Realistically speaking, how much worse can 2021 be than the mess of a pandemic year that preceded it? In hopes that 2021 will release COVID-19’s insidious grip, here are predictions for what to expect out of the new year in Wisconsin and Washington, D.C.

Tech innovation isn’t just for Madison and Milwaukee anymore. Rock County is the home of two companies that aim to supply next-generation medical radioisotopes now produced exclusively offshore. A software company formed in an Eau Claire basement recently went public on the NASDAQ. A unique partnership between the Green Bay Packers, the UW-Green Bay and Microsoft has created a tech hub in Green Bay. More examples will unfold as the year moves on.

Early stage investing in Wisconsin will rebound. COVID-19 couldn’t kill venture and angel investing in Wisconsin or, for that matter, most of the nation. Even if the state’s 2020 numbers come in below the 2019 record $454 million in Wisconsin investments, the coming year will likely bring a fresh look at young tech deals. One reason is the 2020 surge of tech IPOs, or initial public offerings, which means more COVID-parked money will search for new on-ramps to financial returns.

The changing face of Wisconsin’s investor corps will help. It’s no secret that angel and venture capital has largely been a province of white guys who made money in tech over time, but some important changes are afoot. Women are involved in leadership positions at more than 20 Wisconsin funds, networks, corporate venture funds or other early stage investment groups. Also, Black-led funds are emerging. Diversity will likely lead to different kinds of deals, if not more deals.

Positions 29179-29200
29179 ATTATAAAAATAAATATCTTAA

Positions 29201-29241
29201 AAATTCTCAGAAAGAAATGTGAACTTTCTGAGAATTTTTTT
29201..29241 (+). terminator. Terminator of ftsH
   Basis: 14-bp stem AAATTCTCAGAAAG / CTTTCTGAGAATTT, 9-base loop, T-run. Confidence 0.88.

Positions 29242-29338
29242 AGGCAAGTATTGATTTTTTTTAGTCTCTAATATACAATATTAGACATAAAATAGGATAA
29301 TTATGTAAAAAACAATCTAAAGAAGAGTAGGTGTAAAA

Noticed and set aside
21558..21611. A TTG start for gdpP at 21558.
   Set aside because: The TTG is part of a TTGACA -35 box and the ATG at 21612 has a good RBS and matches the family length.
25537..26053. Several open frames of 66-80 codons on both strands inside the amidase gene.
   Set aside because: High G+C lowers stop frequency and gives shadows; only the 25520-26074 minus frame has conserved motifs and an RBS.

Tech will accelerate healthcare changes. Some of Wisconsin’s largest healthcare companies and systems were pressed into a “pivot mode” during the pandemic. Companies such as Epic, Exact Sciences, GE Healthcare and Promega made waves nationally, but so did many smaller Wisconsin firms such as Midwest Prototyping, Carebot, AIQ Global, Novir, Semba Biosciences, FluGen and many more. Telehealth exploded in most clinical settings, as did platforms using artificial intelligence and digital health records. Look for more of the same.

Rural development can’t be ignored. If the Democratic Party learned anything from the 2020 elections, it should be that it must look beyond big cities to rural America when it comes to fostering economic growth. A bipartisan approach in Congress and the Wisconsin Legislature on broadband is needed more than ever. Also, the coming revolution in bio-industrial innovation is ideally suited for states such as Wisconsin that can lever natural resources as well as manufacturing.

Address data privacy nationally. The United States was a leader in data privacy laws decades ago, but not enough is being done at the federal level today to prevent personal information from being misused. The European Union’s General Data Protection Regulation aims to harmonize privacy laws across the EU, but critics say it continues practices that have long stifled innovation in Europe. China’s data privacy protocol is even more far-reaching and, some argue, even dangerous, given fears of cyber-snooping on U.S. tech companies. President-elect Biden and Congress should adopt federal standards to pre-empt 50 different state privacy laws, an outcome that would make a mess of interstate commerce while confusing consumers.

The new year can’t be much worse than the old. With luck and hard work, it can be a lot better.

Interested in what 2021 holds for Wisconsin's economy? Join us virtually on January 7 for the Midwest Economic Forecast Forum with guest speaker Chicago Fed President Charles Evans. Click here for more information.